If that means starting with just five minutes of walking, then that's what you ought to do. In fact, one of my favorite plans is to recommend getting started with just five-minutes-out and five-minutes-back.
Just like it sounds, you walk out for five minutes, turn around, and walk back. That's it - 10 minutes of walking, and off you go about your day - as I have prescribed last month for my own 76-year-old Mother. If you feel ambitious, you can do 8 minutes out and back, and add some stretching when you finish if you like.
One of the best ways to get motivated and stay that way is to set goals - and use a journal. Set a weekly exercise plan, starting today for the week coming up. Write down what day of the week, what time of day, minutes of activity, the activity that you'll do, and the mood you have before, and after your activity session. Be specific, be realistic, be honest, be loving and responsible, walk your talk, follow your heart, and stay aware and present. Exercise is an amazing way to reconnect with yourself, so that you can reconnect to your family and others.
The message is clear: to get more from your years, it's time to get moving.
There are a variety of ways to move - most you already know -some you may desire to add a little "spice-of-life" to your movement program after you've developed a few weeks of consistency.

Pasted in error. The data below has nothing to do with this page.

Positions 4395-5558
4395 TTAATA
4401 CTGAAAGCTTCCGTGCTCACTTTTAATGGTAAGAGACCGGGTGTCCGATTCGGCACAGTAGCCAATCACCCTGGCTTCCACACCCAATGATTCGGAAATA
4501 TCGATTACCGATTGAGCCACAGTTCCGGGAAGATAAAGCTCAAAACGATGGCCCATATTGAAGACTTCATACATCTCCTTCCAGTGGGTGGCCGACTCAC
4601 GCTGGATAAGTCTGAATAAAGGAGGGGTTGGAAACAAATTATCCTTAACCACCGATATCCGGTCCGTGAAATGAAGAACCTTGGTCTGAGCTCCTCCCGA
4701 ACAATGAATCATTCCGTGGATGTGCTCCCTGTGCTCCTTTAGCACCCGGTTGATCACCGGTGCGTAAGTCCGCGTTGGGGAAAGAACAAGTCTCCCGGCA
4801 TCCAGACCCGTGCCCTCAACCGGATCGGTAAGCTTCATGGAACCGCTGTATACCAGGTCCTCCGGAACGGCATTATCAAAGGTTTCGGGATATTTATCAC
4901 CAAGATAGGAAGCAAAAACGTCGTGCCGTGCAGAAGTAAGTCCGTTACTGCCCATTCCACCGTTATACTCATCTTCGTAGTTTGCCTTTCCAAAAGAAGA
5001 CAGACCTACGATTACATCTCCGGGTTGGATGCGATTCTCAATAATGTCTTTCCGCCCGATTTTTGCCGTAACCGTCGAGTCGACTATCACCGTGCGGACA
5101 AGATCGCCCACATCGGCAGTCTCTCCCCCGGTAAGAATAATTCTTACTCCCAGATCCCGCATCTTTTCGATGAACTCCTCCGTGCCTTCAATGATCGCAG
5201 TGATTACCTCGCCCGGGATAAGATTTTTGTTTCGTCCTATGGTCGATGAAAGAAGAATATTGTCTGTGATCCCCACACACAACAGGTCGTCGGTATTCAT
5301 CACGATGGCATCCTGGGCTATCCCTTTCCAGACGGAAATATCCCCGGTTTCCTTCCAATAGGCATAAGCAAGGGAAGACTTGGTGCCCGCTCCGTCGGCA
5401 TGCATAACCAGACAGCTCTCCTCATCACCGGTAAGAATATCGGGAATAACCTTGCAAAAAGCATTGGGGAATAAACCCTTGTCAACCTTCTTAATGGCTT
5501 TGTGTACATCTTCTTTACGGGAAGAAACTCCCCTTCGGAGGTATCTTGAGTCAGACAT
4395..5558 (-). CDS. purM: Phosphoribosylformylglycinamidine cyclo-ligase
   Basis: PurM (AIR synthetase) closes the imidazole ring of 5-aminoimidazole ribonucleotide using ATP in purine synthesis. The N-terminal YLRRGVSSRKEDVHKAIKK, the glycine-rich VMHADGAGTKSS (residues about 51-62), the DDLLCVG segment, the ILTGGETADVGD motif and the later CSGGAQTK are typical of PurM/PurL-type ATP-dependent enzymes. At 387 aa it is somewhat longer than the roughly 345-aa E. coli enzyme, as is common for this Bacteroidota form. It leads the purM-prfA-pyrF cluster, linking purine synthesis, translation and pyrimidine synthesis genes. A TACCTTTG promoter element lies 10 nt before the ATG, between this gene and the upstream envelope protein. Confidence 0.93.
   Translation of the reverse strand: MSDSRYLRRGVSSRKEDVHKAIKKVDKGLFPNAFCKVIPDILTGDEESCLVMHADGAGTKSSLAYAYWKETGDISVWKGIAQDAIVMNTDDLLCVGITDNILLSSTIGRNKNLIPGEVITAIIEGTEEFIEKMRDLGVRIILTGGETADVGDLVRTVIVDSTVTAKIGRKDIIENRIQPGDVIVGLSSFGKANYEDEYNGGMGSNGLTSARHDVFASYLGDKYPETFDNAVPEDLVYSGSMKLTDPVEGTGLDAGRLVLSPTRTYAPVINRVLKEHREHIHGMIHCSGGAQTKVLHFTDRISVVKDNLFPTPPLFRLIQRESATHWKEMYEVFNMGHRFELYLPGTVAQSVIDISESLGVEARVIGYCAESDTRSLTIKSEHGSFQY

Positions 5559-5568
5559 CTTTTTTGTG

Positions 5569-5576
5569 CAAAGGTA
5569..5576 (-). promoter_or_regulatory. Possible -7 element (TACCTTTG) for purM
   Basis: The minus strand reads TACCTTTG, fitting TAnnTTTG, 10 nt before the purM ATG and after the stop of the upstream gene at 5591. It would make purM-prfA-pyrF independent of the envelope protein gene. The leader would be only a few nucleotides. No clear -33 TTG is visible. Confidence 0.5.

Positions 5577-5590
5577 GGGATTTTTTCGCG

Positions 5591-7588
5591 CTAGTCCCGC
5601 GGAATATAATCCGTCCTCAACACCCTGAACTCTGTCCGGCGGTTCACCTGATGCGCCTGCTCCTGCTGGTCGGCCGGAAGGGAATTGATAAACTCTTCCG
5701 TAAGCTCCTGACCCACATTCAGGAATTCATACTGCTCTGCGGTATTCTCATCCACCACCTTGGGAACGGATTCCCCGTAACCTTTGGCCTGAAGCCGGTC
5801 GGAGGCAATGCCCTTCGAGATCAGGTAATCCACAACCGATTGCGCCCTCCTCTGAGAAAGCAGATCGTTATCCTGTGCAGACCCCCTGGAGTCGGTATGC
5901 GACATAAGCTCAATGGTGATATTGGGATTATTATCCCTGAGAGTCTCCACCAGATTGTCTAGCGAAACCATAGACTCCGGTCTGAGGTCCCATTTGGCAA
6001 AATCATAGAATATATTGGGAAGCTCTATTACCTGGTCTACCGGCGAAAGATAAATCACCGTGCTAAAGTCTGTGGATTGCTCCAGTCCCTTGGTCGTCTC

Here are a few ways to get moving:
Walking is by far the most popular low-impact aerobic exercise: start by walking three days a week - graduating one day extra every three weeks up to six days a week - once ready and you feel it.
Dancing has created a surge of energy of late, with classes, styles, and music to fit all tastes: start slow, with one class a week, graduating one extra class every three weeks to a maximum of three per week.
Aqua-Aerobics is another low-impact ideal exercise in water waist-deep. Classes and teachers are readily available at most pools: start easy with two times a week, and add one extra class every three weeks.
Swimming is a training session that works the whole body: start easy with once a week, and add one session every three weeks.
Cycling is another excellent low-impact aerobic exercise: start slowly, once a week and gradually add minutes on the bike each week, then an extra session each three weeks.
Yoga lifts your mood and wellbeing while improving your breathing, strength, balance, and flexibility: start with one day a week, add an extra session each three weeks up to 5 days a week.